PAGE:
Toulouse ranks second in terms of growth in turnover in 2016. The Pink City grew not only in terms of occupancy, but also average daily rates thanks to the rebound in occupancy already recorded in 2015 (+1.2% points, and especially in the previously underperforming high-end segment , that recorded +4.8 points growth).  It should also be noted that the Spanish group NH announced its arrival in the city with a new hotel in the Toulouse-Blagnac airport area, opening in 2018.

The city of Nantes also recorded significant growth in its results in 2016, and shows the third most significant increase in RevPAR for France’s major cities. This is primarily a result of its 3 points increase in occupancy rate. The Loire town, which lagged behind other major French cities in terms of occupancy for a long time, is now climbing well beyond national levels, which should, with time, pull prices up. Lyon’s performances rose as well. Even though the Fete des Lumières did not recover its pre-attacks “cruising speed”, the fact that it was held again in 2016 had a very positive effect on hotel activity. Besides Pollutec, the traditional driving force in even years, the city also largely benefitted from the Euro tournaments. The hotel supply, which developed considerably in the Lyon area in recent years paused its growth, while the Radisson Blu Hotel, located in the famous “pencil tower”, reopened after October’s refurbishment works.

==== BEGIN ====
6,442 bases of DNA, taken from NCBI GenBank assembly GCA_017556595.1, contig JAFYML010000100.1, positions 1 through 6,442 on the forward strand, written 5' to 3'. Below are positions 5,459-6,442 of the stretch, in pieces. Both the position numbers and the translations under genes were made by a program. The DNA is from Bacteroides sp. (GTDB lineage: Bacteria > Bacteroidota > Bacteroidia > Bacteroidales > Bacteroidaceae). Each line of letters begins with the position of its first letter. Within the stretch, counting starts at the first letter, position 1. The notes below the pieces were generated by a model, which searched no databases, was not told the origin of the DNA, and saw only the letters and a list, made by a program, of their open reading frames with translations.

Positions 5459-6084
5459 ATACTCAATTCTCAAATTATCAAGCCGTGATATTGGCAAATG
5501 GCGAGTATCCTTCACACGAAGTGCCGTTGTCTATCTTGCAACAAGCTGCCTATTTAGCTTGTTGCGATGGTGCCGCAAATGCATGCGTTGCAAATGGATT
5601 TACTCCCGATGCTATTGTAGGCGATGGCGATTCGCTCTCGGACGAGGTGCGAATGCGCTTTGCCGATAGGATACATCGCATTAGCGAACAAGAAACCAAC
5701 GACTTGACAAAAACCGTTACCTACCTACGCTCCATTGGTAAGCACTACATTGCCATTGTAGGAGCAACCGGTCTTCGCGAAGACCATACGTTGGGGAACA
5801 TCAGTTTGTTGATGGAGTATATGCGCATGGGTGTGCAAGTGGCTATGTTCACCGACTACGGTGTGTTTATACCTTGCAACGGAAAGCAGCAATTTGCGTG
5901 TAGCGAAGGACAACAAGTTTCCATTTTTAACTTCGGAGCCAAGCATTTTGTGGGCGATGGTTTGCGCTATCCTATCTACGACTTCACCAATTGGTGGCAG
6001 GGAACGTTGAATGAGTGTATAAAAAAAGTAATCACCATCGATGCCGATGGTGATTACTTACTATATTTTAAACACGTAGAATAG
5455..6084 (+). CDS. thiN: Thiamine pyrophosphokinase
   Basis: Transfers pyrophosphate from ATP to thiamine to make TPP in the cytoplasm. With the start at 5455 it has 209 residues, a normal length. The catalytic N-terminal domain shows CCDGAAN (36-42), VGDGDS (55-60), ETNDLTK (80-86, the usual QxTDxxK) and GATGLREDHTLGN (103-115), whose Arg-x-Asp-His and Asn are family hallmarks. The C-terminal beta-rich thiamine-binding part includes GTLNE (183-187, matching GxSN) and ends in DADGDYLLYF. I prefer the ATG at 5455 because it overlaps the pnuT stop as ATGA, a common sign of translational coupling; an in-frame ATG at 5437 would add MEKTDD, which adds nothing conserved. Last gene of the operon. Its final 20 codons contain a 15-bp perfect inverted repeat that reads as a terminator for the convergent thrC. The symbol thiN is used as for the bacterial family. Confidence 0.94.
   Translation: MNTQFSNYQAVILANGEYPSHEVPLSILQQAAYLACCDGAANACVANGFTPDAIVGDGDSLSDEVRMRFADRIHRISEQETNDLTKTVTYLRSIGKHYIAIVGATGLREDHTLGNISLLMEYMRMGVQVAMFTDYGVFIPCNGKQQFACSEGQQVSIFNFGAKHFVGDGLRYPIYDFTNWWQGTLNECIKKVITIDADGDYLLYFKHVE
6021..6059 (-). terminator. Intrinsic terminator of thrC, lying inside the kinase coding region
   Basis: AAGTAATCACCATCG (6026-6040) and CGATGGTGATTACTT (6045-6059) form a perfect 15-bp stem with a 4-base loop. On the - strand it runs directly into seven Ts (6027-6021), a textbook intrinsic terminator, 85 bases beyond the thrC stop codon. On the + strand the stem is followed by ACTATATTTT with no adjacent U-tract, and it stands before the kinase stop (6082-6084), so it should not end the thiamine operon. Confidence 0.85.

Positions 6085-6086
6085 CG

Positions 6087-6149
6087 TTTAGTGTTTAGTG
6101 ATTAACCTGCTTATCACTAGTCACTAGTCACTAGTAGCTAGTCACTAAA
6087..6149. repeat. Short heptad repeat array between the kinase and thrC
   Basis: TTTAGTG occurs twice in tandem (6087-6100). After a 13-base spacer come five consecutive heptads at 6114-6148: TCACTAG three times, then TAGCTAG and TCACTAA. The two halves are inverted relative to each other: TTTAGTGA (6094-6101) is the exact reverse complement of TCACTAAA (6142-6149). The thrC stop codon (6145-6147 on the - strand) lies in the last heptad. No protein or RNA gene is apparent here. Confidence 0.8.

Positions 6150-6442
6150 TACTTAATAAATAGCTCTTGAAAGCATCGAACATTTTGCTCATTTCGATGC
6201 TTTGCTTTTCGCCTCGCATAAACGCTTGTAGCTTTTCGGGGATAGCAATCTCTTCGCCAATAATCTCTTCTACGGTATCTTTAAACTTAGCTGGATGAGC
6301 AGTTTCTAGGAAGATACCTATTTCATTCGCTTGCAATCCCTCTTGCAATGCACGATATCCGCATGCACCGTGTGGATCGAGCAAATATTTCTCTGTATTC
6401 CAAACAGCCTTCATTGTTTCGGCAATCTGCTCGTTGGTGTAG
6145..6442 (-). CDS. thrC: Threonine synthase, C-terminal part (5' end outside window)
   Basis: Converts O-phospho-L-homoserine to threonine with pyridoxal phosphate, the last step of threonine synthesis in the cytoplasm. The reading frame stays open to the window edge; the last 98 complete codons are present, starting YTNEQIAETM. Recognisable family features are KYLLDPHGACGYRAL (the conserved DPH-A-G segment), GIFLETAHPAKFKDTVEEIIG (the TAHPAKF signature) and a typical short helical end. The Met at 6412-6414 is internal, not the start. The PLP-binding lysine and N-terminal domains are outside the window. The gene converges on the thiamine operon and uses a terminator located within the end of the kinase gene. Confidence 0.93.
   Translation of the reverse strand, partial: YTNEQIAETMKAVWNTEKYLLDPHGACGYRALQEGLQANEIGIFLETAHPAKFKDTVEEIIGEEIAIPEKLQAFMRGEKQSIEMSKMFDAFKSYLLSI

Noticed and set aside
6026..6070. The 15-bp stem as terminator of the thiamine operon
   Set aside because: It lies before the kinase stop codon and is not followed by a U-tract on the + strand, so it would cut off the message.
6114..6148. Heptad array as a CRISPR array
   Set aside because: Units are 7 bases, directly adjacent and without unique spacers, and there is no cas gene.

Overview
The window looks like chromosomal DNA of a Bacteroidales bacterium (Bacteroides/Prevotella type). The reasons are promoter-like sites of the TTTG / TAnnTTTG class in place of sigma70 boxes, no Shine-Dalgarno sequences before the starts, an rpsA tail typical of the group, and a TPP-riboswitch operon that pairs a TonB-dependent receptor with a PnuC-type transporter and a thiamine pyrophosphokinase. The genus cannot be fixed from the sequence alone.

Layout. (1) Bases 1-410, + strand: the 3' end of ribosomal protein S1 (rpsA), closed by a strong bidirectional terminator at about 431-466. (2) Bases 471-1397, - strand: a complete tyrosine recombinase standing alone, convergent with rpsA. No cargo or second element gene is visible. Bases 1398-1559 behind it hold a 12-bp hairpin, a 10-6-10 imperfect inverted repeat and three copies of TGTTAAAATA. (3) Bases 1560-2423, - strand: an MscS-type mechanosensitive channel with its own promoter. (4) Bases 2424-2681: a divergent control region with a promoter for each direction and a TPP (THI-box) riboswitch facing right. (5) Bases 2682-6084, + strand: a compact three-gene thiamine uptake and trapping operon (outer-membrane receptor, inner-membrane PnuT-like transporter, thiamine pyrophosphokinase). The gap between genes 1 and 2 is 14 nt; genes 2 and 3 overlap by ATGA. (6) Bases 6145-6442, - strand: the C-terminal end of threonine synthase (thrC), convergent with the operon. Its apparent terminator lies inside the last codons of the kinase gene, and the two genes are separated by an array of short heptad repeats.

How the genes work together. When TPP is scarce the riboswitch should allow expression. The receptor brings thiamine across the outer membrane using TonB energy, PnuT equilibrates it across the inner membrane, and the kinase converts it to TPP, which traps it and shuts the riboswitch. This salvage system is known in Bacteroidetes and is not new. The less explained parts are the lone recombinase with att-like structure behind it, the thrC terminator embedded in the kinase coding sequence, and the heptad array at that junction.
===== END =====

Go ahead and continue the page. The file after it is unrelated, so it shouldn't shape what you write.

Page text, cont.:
Bordeaux’s indicators have been on the rise for three years now, buoyed by major tourism and urban development projects. As evidenced by the rise in occupancy rates and the latest ranking from Lonely Planet – which called Bordeaux “the trendiest city in the world” – tourist demand is high. This trend should continue in 2017, while the high-speed train between Tours and Bordeaux will enter into use by the middle of the year.

Results are mixed for the city of Marseille. Various causes for this are conceivable: the strong development of the hotel supply over the last two years (+9.5% rooms) and the fact that the city was leading growth with Marseille Provence 2013, which lastingly enhanced the city’s activity levels. In 2016, although the RevPAR for hotels rose in comparison with 2015, the occupancy rate dropped.

At the bottom of the ranking stand Nice and Paris, for which 2016 was dramatic. The terrorist attacks combined with the absence of major exhibitions such as Bourget Airshow and Batimat in the capital. Indicators collapsed: the RevPAR fell by more than 14% in Paris and by 6% in the Nice area. This drop remains quite mild for the latter, however, considering the breadth of the tragic events that hit the city in the heart of the tourist season.

The abyss that has always existed between Paris and provincial cities is now shrinking, which is a proof of their growing appeal. Al though Paris and Nice are still in the lead in terms of RevPARs (despite the significant drop in 2016), provincial cities are keeping pace.